The Importance of BIM Standards

NYDDC_BIM GuidelinesBIM standards, much like traditional CAD standards, are used when creating and sharing BIM models.  Using real-life examples, this blog explains why BIM standards matter, how they impact project productivity, and what these standards looks like. I’ll also point to resources that can help your agency build its own BIM standards.

Why your Agency Needs BIM Standards

These standards ensure continuity for the project and provide the project owner with the format they desire; they can also have a big impact on productivity and ensure the overall BIM implementation is sustainable. Consistent BIM standards are particularly critical to government agencies and departments who manage multiple projects across multiple stakeholders, contractors, and end users However, as with CAD standards, some project coordinators or owners aren’t diligent about establishing and enforcing those standards or end up referring to their own standards, creating complications downstream.

For any investment in BIM to be sustainable, the consistent development and use of BIM across multiple building types and across a wide range of government projects and agencies is essential. Without a national uniform standard, more and more agencies are establishing BIM standards or guidelines of their own.

For example, the New York Department of Design and Construction (NY DDC), a winner at the 2011 Acronym CAD Awards and a leader in the public sector adoption of BIM for infrastructure and building projects has developed its own comprehensive BIM Guidelines to address the challenges of sharing more information across multiple agencies on multiple platforms and with its millions of citizens.

BIM Standards and Guidelines – At Work for NY DDC

Prior to standardizing on BIM, NY DDC was faced with a variety of limiting issues including a bidding process that failed to deliver the necessary expertise needed for specialized projects; cumbersome project management processes; quality control issues; a lack a lack of uniform design standards for BIM projects, and more.

By implementing BIM and consistent standards for its use across the agency and by the contractors who support the agency, NY DDC has put in place BIM methodologies and processes that make it easier for teams to assess and visualize higher quality building designs, and collaborate more effectively than would otherwise be possible with traditional and cumbersome paper-based blueprints.

Based on its own experiences adopting and implementing BIM, NY DDC’s BIM Guidelines contain precisely developed specifications for use by architects and engineers and construction managers to assist them in preparation of contract documentation and standardized building information models, including:

The BIM software acceptable for DDC projects

  • Choice of project delivery model
  • Client agency design standards
  • The types of models and any analysis files expected at each submission
  • The naming conventions and standards required to be used when developing a project using BIM technology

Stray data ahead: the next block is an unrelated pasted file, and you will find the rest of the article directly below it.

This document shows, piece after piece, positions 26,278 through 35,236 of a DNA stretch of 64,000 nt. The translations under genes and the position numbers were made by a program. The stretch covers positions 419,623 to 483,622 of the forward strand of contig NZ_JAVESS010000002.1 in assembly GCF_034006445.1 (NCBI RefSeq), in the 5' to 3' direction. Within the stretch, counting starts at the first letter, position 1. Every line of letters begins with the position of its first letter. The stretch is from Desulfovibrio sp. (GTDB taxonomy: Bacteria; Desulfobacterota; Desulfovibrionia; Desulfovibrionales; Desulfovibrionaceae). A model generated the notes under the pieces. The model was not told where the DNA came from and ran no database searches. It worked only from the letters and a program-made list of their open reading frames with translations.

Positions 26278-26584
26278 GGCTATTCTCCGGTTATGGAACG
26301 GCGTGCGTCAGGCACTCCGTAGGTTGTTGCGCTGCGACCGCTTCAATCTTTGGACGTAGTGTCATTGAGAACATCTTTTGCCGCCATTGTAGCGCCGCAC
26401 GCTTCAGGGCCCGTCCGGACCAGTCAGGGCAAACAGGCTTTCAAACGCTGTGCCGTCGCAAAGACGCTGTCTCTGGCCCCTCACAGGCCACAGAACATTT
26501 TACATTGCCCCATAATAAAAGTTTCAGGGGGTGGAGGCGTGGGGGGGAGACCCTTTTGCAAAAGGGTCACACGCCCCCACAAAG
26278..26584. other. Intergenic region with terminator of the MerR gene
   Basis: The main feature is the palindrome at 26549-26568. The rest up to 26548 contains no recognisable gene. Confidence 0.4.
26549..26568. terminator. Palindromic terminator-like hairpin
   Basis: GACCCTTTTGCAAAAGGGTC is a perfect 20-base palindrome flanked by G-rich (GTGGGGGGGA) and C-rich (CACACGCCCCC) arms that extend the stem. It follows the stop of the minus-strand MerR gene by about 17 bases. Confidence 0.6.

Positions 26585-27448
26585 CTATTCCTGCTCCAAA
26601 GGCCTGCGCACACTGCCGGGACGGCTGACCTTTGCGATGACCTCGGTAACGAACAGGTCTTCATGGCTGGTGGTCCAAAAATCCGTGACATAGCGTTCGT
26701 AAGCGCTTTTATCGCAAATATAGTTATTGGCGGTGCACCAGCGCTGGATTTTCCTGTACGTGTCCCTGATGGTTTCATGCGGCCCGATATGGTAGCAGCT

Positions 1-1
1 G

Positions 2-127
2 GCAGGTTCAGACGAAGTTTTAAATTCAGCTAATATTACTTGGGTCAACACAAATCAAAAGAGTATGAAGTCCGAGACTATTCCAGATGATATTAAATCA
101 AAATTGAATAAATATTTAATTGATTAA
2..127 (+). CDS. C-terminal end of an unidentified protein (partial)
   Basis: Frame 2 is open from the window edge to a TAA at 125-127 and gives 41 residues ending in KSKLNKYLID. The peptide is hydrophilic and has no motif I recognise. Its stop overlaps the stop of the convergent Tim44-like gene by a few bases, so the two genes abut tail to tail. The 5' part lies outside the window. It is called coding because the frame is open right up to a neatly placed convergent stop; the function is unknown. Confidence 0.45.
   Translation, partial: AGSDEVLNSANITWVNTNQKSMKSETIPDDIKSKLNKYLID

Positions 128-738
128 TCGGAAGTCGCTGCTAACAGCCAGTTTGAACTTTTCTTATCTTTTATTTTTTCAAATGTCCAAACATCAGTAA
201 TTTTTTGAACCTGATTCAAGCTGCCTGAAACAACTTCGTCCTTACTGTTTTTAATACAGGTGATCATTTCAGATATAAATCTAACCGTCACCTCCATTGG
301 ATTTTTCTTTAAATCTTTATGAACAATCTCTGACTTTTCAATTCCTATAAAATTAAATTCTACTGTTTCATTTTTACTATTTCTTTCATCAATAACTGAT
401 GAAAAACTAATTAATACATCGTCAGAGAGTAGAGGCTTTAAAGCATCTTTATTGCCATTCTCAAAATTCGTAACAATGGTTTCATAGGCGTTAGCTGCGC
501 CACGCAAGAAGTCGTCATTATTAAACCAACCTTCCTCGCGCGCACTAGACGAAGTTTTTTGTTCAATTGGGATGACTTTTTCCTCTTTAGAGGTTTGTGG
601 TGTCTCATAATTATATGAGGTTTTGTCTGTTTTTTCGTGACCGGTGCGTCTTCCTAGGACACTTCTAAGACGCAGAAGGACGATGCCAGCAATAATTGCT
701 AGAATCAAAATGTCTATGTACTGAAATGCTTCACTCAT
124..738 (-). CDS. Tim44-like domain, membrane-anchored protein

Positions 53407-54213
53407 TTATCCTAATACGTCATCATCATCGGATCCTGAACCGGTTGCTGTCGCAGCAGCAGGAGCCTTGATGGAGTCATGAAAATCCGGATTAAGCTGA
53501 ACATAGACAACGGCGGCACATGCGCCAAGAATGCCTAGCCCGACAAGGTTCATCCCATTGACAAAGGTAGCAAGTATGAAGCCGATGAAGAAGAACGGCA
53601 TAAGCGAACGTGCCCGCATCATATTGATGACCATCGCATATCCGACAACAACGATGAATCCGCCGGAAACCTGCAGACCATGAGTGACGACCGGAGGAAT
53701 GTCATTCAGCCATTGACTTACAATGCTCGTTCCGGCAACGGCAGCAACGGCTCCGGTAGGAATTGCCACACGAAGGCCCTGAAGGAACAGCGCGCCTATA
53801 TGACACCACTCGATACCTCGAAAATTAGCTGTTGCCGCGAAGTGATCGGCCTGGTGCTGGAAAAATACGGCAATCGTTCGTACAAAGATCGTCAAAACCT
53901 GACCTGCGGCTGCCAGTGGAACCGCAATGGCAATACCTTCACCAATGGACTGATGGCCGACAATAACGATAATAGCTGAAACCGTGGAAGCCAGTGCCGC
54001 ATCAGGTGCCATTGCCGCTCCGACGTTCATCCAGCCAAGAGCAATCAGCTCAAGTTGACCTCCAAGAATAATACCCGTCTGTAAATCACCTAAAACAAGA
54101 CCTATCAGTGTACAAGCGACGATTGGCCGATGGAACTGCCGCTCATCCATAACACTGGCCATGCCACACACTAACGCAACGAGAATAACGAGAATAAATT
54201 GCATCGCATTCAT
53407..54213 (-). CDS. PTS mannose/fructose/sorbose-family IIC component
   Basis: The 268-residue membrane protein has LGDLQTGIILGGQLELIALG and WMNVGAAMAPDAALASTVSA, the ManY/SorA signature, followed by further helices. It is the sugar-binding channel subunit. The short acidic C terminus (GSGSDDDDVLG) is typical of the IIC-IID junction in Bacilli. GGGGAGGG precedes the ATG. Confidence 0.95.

• Roles and responsibilities of team members
  • A BIM execution plan (required within 30 days of project award).

NY DDC’s BIM Guidelines considers the end-use of the model for multiple client agencies, allowing qualified and authorized client agency representatives to review the ways in which the BIM may facilitate their ongoing building operation and maintenance protocols, and tailor their agency requirements and standards to leverage the enhanced capabilities provided by BIM for building operations and management.

The BIM guide also enables the consistent use of BIM throughout the project workflow making it easy for teams to assess and visualize higher quality building designs, and collaborate more effectively than would otherwise be possible with traditional and cumbersome paper-based blueprints.

Through the use of BIM tools such as Revit and clear BIM guidelines, the DDC and its partners have accomplished a more coordinated set of documents with each required submission.

Speaking with Acronym, NY DDC’s, BIM Manager, Safiy Abdur- Rahman highlighted the benefits of BIM beyond the planning and design phase, made possible thanks to consistent guidelines:

The benefits were even greater when transitioning into the construction phase with the transfer of BIM models from the design team to the construction manager for assistance in the virtual design and construction process. The construction manager’s use of BIM for scheduling, logistics, and coordination already have proven paramount,” said Abdur-Rahman.

NY DDC’s BIM guidelines are now a go-to resource for any-one doing work with the City of New York. Because they are agency- and design platform-agnostic they form a useful resource for anyone looking to implement BIM in the city. As BIM toolsets and uses continue to evolve, the DDC BIM Guidelines will continue to be reviewed and updated to reflect advances in industry technology, methodology and trends, as deemed appropriate for municipal agency work in New York City.

To learn more about NY DDC’s BIM implementation and how it has helped the agency achieve its mission of championing design and construction excellence in this informative case study.

BIM for Govies – A Free e-Book

BIM-eBookThis article was originally featured in this free e-book BIM for Govies™. If you’re considering a move to BIM, download it today and read more about:

  • The basics of BIM
  • Witness real-life examples of how the public sector is using BIM for building and infrastructure projects
  • Discover more about BIM technologies and standards
  • Get tips for assembling the right BIM team
  • Learn the do’s and don’ts for a realistic BIM implementation

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